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Covid-19: UAE doctors explain the Delta variant.
Nandini Sircar & Ashwani Kumar | Khaleej Times
Filed on 2021-06-24 | Last updated on 2021-06-24 05:09:17
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The Delta variant of Covid-19, which is rapidly circulating in some parts of the world, can be a serious cause of concern, if people remain unvaccinated, as compared to other existing variants.
Medical experts have urged residents to get vaccinated as the Delta variant of Covid-19 — first identified in India — has now been detected in other GCC countries.
 
According to the World Health Organisation’s (WHO) recent epidemiological update, the Delta variant has been found in Saudi Arabia, Oman, Bahrain, Kuwait and Qatar. Except for Oman, the WHO confirmed the findings in other GCC nations through its official sources. In Oman, the WHO said the information was received from unofficial sources and will be reviewed.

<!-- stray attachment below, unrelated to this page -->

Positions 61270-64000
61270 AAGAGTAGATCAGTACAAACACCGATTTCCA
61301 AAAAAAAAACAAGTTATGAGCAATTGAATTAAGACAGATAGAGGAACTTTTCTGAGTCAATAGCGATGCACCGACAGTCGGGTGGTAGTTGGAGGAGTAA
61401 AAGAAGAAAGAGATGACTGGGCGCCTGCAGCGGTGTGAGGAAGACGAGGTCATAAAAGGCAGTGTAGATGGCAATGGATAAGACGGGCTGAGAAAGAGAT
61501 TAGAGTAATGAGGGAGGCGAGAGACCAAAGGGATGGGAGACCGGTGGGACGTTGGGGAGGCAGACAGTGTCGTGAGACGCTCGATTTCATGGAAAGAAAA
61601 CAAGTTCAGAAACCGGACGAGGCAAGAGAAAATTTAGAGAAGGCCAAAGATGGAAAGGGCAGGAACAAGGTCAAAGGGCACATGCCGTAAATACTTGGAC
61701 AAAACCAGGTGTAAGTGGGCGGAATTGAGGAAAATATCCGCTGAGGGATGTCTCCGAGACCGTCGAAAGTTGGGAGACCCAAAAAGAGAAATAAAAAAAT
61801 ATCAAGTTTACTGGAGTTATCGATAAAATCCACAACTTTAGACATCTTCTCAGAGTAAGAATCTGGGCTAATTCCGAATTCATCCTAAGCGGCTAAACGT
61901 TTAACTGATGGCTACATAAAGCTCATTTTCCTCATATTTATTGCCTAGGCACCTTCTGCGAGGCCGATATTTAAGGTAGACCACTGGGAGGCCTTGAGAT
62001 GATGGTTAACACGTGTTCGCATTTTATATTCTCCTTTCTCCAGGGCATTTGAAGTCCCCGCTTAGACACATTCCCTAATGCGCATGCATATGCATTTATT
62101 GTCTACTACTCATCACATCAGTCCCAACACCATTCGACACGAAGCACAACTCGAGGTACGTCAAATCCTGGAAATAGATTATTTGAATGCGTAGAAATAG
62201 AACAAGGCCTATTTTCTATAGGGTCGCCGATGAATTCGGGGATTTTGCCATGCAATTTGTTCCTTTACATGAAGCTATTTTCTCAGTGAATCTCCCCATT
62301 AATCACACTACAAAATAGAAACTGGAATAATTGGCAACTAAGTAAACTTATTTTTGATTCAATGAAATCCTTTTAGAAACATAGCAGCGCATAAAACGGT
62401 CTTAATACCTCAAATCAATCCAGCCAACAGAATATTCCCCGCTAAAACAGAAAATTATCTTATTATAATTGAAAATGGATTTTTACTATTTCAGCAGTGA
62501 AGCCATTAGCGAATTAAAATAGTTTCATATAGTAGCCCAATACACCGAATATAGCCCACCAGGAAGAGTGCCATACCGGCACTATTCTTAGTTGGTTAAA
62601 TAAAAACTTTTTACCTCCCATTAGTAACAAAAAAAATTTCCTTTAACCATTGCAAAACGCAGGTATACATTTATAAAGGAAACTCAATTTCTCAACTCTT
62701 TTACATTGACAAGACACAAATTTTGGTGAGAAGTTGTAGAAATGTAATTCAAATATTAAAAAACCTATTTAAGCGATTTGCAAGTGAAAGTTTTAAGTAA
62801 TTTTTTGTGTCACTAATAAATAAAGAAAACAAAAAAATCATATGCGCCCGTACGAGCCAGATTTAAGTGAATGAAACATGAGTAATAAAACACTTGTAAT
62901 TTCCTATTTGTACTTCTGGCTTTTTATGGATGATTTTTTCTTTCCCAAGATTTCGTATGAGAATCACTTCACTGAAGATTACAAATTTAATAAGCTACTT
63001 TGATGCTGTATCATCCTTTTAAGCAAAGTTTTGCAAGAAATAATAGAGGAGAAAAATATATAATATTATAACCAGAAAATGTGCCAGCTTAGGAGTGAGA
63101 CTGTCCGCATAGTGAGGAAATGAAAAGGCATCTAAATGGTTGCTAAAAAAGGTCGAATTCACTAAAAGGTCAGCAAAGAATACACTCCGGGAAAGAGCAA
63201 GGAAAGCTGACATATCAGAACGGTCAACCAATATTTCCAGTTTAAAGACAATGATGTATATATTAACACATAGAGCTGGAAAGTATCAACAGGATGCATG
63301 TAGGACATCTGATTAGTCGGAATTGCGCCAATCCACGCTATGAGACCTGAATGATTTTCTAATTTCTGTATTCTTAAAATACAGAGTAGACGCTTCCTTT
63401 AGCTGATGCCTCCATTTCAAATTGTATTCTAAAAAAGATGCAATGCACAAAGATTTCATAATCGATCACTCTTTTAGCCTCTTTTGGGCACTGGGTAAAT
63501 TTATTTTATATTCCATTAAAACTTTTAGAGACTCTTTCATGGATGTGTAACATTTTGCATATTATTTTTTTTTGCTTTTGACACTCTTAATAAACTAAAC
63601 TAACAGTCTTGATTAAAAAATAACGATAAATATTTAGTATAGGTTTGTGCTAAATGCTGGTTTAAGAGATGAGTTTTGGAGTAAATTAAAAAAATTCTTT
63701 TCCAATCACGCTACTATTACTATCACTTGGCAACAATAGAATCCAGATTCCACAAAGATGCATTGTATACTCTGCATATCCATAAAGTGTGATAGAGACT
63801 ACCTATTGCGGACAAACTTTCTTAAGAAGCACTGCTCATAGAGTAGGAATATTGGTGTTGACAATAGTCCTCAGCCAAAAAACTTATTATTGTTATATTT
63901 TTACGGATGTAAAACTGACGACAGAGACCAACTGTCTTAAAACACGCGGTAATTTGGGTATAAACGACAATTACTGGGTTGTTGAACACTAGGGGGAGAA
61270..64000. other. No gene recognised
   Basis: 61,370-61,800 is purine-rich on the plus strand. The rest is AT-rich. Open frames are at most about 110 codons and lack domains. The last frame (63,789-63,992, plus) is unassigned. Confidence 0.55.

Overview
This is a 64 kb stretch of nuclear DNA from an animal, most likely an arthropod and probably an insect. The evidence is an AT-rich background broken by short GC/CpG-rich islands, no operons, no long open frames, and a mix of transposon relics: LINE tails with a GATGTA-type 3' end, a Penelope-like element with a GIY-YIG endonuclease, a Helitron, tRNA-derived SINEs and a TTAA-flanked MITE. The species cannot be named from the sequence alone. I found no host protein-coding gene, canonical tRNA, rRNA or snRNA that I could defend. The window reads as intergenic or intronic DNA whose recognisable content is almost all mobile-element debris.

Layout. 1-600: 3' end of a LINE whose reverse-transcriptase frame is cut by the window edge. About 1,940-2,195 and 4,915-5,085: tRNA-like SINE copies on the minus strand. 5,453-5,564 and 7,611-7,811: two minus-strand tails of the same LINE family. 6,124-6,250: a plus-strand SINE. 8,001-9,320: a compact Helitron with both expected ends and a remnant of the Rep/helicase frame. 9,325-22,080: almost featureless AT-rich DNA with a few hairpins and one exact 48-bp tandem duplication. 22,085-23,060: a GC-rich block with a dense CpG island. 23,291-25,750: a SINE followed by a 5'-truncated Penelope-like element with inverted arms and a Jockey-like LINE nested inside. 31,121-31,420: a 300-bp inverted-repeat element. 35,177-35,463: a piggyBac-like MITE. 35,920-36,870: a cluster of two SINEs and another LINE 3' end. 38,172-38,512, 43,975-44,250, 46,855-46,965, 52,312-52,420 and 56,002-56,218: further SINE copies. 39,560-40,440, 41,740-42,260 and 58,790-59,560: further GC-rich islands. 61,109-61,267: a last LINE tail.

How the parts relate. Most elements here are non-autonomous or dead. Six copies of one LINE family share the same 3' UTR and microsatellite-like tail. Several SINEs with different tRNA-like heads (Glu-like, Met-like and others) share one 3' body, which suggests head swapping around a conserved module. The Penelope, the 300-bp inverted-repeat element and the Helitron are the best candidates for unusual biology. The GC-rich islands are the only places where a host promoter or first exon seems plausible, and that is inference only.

The World Health Organisation (WHO) has renamed the multiple different strains of Covid-19 circulating around the world to make them easier to understand. Doctors explained that the four most common variants have been categorised in line with the four letters of the Greek alphabet namely, Alpha, Beta, Gamma and Delta. The Delta variant is the most recently designated ‘variant of concern’, as classified by the WHO.
 
UAE doctors highlighted that headache is the most common symptom caused by the Delta variant, followed by sore throat, runny nose and fever.
Doctors urged people to be cautious but not to worry. “Along with the normal precautions of wearing a mask properly, social distancing, and frequent hand washing, we should avoid super spreader events, large gatherings and crowded places to reduce the transmission risk,” said Dr Saheer Sainalabdeen, respiratory medicine specialist, Medeor Hospital Dubai.
 
“The best way to prevent this is to take both doses of the vaccine,” Dr Sainalabdeen said.
 
Citing research conducted in the UK, experts said two doses of Pfizer-BioNtech and AstraZeneca vaccines were effective against the Delta variant.
 
Dr Prasanna Kumar, Critical Care Specialist and intensive care unit (ICU) in-charge, Medeor Hospital, Dubai, said, “The patient’s condition starts deteriorating in the second week of illness and they may even require ICU care. In the ICU, patients develop severe coughs, more than what was seen in the patients earlier.”
 
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